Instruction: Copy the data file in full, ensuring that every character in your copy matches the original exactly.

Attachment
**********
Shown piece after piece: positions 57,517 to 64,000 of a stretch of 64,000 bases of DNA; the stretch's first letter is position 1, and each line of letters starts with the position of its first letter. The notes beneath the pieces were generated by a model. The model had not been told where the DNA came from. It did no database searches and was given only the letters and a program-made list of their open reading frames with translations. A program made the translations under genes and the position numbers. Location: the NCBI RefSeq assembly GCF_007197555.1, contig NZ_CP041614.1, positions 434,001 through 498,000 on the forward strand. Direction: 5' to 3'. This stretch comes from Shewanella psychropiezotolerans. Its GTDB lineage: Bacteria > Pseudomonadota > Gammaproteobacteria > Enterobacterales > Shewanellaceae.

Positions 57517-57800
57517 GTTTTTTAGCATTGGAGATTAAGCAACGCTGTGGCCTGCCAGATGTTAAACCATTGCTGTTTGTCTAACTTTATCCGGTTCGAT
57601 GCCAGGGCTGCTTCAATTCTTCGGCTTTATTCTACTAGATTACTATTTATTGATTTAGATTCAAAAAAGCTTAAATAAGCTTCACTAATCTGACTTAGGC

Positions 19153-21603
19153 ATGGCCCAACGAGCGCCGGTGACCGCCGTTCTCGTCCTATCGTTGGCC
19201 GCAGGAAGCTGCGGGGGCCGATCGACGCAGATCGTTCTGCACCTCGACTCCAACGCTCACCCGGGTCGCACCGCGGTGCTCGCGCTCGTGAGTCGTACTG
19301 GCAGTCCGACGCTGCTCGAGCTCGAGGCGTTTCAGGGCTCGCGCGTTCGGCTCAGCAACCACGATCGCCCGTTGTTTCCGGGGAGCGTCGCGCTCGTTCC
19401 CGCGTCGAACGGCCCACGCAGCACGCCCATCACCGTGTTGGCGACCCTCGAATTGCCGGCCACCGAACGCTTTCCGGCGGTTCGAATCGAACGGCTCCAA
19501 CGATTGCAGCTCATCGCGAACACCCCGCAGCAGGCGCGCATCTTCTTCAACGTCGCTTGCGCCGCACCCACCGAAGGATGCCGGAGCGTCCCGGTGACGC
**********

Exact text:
Shown piece after piece: positions 57,517 to 64,000 of a stretch of 64,000 bases of DNA; the stretch's first letter is position 1, and each line of letters starts with the position of its first letter. The notes beneath the pieces were generated by a model. The model had not been told where the DNA came from. It did no database searches and was given only the letters and a program-made list of their open reading frames with translations. A program made the translations under genes and the position numbers. Location: the NCBI RefSeq assembly GCF_007197555.1, contig NZ_CP041614.1, positions 434,001 through 498,000 on the forward strand. Direction: 5' to 3'. This stretch comes from Shewanella psychropiezotolerans. Its GTDB lineage: Bacteria > Pseudomonadota > Gammaproteobacteria > Enterobacterales > Shewanellaceae.

Positions 57517-57800
57517 GTTTTTTAGCATTGGAGATTAAGCAACGCTGTGGCCTGCCAGATGTTAAACCATTGCTGTTTGTCTAACTTTATCCGGTTCGAT
57601 GCCAGGGCTGCTTCAATTCTTCGGCTTTATTCTACTAGATTACTATTTATTGATTTAGATTCAAAAAAGCTTAAATAAGCTTCACTAATCTGACTTAGGC

Positions 19153-21603
19153 ATGGCCCAACGAGCGCCGGTGACCGCCGTTCTCGTCCTATCGTTGGCC
19201 GCAGGAAGCTGCGGGGGCCGATCGACGCAGATCGTTCTGCACCTCGACTCCAACGCTCACCCGGGTCGCACCGCGGTGCTCGCGCTCGTGAGTCGTACTG
19301 GCAGTCCGACGCTGCTCGAGCTCGAGGCGTTTCAGGGCTCGCGCGTTCGGCTCAGCAACCACGATCGCCCGTTGTTTCCGGGGAGCGTCGCGCTCGTTCC
19401 CGCGTCGAACGGCCCACGCAGCACGCCCATCACCGTGTTGGCGACCCTCGAATTGCCGGCCACCGAACGCTTTCCGGCGGTTCGAATCGAACGGCTCCAA
19501 CGATTGCAGCTCATCGCGAACACCCCGCAGCAGGCGCGCATCTTCTTCAACGTCGCTTGCGCCGCACCCACCGAAGGATGCCGGAGCGTCCCGGTGACGC